Salt and Pepper Science

No, not with them.
Yes, these ones.
Retrieved from

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Financial Literacy: One of the most important things we can teach our students

“There is money; spend it; spend it; spend more; spend all I have.”
–Shakespeare, The Merry Wives of Windsor

“Financial literacy is critical to the prosperity and well-being of Canadians. It is more than a nice-to-have skill. It is a necessity in today’s world.”
–The Task Force on Financial Literacy

When I was old enough to start receiving an allowance, my father gave me three little boxes of varying sizes. The largest box was for Long-Term Savings. That was for big, more expensive things that may take several months or even a year to save for. The medium-sized box was for Short-Term Savings. That was for toys or books that I might be able to get after saving for a few weeks or months at the most. The tiniest box was Mad Money, which 98% of the time went to purchasing the chocolate bar or candy I was allowed to have once a week. 

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Teaching Narrative Structure with Kurt Vonnegut

Note: this was originally posted on my literature blog 

man walking in countryside.jpg
I watched a video recently (see below) of Vonnegut delivering a lecture on the shapes of stories. It is entertaining and insightful, as Vonnegut often is, which made me think that it would be a perfect “Minds On” or “Hook” (or start of the lesson in layperson’s terms) in a unit on Narrative. This video is so approachable, it could be used for grades as young as 4, to as high as 12. First 24 seconds of the video is voiceover, so just skip ahead to get to the good stuff!
Putting narrative structure into a graphic format like this is a wonderful tool for visual learners because they’re able to more easily picture what is happening during major events of a novel (this is a high point, this is the denouement). It is also helpful for students who are more left-brained, logical, math and science-biased, or whatever term works for you, because it shows these students, “look, the study of English is not just feelings and metaphors; there are patterns within literature that are quantifiable.”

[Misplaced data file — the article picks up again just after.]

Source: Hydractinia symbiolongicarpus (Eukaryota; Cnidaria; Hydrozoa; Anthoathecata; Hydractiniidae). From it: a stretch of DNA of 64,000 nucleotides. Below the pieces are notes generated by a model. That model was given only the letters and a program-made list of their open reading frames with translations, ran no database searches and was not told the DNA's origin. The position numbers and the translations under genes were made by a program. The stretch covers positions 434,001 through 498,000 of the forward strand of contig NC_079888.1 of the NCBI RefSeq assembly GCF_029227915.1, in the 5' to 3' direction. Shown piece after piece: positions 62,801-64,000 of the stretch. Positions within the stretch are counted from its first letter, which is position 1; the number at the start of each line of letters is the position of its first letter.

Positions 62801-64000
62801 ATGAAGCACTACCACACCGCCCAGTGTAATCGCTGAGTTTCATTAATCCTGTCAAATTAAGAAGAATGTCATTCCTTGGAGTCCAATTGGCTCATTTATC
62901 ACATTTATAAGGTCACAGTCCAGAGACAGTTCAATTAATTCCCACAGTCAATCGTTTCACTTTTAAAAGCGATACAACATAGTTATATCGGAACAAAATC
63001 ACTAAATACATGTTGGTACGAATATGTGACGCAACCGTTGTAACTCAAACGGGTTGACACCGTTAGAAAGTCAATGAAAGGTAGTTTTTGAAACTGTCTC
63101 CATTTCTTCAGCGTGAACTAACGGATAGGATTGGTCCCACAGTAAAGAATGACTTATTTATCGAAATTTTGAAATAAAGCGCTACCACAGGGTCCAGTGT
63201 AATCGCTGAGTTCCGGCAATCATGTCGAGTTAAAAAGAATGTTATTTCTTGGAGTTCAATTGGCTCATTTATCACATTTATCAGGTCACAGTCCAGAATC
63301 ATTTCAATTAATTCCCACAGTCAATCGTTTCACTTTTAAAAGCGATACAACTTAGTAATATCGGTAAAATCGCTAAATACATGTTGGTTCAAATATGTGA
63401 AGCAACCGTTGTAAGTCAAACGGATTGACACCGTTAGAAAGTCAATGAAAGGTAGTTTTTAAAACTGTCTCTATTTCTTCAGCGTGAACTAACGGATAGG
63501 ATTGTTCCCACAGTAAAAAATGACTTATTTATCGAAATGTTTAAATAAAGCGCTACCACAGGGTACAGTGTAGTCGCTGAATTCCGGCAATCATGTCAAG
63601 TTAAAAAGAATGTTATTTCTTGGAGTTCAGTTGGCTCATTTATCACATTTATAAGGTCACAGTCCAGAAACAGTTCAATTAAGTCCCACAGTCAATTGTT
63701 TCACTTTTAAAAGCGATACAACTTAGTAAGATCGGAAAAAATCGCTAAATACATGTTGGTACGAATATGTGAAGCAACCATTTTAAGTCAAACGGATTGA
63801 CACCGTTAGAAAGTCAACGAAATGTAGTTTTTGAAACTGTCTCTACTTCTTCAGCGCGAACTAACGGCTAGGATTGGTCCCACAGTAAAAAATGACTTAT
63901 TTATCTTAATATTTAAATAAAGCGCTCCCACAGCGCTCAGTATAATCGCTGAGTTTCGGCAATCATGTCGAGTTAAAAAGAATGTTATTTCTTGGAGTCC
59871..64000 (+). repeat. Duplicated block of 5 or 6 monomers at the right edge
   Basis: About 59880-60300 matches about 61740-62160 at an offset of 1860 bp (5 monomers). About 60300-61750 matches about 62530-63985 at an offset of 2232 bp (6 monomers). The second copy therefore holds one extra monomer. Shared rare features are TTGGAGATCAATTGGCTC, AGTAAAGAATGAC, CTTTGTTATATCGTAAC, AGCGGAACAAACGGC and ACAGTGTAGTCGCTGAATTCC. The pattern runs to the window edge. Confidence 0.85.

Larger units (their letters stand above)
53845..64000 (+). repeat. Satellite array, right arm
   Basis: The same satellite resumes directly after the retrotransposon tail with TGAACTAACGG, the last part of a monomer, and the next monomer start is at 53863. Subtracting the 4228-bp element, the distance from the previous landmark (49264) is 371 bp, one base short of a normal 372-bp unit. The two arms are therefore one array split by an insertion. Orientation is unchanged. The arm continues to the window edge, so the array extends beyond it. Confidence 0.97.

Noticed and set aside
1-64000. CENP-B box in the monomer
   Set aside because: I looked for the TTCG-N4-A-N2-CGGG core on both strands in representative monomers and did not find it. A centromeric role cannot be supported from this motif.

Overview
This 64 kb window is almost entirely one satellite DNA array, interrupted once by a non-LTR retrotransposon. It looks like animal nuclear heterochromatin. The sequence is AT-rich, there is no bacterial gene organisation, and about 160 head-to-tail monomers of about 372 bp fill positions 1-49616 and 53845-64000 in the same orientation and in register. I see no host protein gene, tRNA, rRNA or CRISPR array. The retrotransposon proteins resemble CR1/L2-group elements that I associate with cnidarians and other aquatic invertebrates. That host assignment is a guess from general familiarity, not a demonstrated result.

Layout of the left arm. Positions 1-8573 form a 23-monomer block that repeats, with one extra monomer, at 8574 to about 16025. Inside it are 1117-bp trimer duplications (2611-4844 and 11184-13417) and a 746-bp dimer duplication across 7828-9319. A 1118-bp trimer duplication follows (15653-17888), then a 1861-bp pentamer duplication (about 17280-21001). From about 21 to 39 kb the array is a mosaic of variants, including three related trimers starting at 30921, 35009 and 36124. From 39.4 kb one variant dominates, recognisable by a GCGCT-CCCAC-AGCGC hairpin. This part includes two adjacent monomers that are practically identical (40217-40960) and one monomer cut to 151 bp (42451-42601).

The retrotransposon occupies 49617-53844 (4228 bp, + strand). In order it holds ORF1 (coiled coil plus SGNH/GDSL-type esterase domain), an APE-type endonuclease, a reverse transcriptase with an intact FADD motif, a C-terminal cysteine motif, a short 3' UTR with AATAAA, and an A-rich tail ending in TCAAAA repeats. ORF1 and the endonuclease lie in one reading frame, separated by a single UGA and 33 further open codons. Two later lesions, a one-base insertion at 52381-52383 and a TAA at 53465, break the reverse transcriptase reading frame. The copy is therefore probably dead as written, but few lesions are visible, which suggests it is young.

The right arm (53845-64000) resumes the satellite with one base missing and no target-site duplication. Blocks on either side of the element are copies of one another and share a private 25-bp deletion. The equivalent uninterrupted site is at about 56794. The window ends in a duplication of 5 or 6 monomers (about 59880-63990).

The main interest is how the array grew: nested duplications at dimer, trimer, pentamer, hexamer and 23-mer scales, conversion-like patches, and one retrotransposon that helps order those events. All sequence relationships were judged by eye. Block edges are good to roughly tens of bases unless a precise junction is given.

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Fun Canadian Heritage Grade 6 Inquiry Lesson Plan: Embrace the Chaos

Vassily Kandinsky (1913) Composition VII. [oil on canvas]
Treyakov Gallery, Moscow.

“One must still have chaos in oneself to be able to give birth to a dancing star.”
–Friedrich Nietzsche, Thus Spoke Zarathustra 

Night and day. Yin and yang. Apollonian and Dionysian. Order and Chaos. We as humans love our binaries and dichotomies. The longer you live and the more you study though, you come to realize that you don’t need to pick between one or the other, because often it is in finding balance between two seemingly oppositional ideas that we attain harmony. It is no different in a classroom.

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Inquiring Minds Want to Know: Why We Should Have Inquiry-based Learning in Social Studies

“Oyster with Pearls.” Photo.
Retrieved from
“Why then, the world’s mine oyster!”
–Shakespeare, The Merry Wives of Windsor


“Inquiry-based learning” is a phrase thrown around in educational theory and policy with increasing regularity. Is it really all it’s cracked up to be? I’m going to say a big yes to that. Inquiry-based learning is something that would be a great addition to any classroom, but is not without its challenges. In this post, I’m going to share some challenges and benefits of incorporating inquiry-based learning into the classroom.

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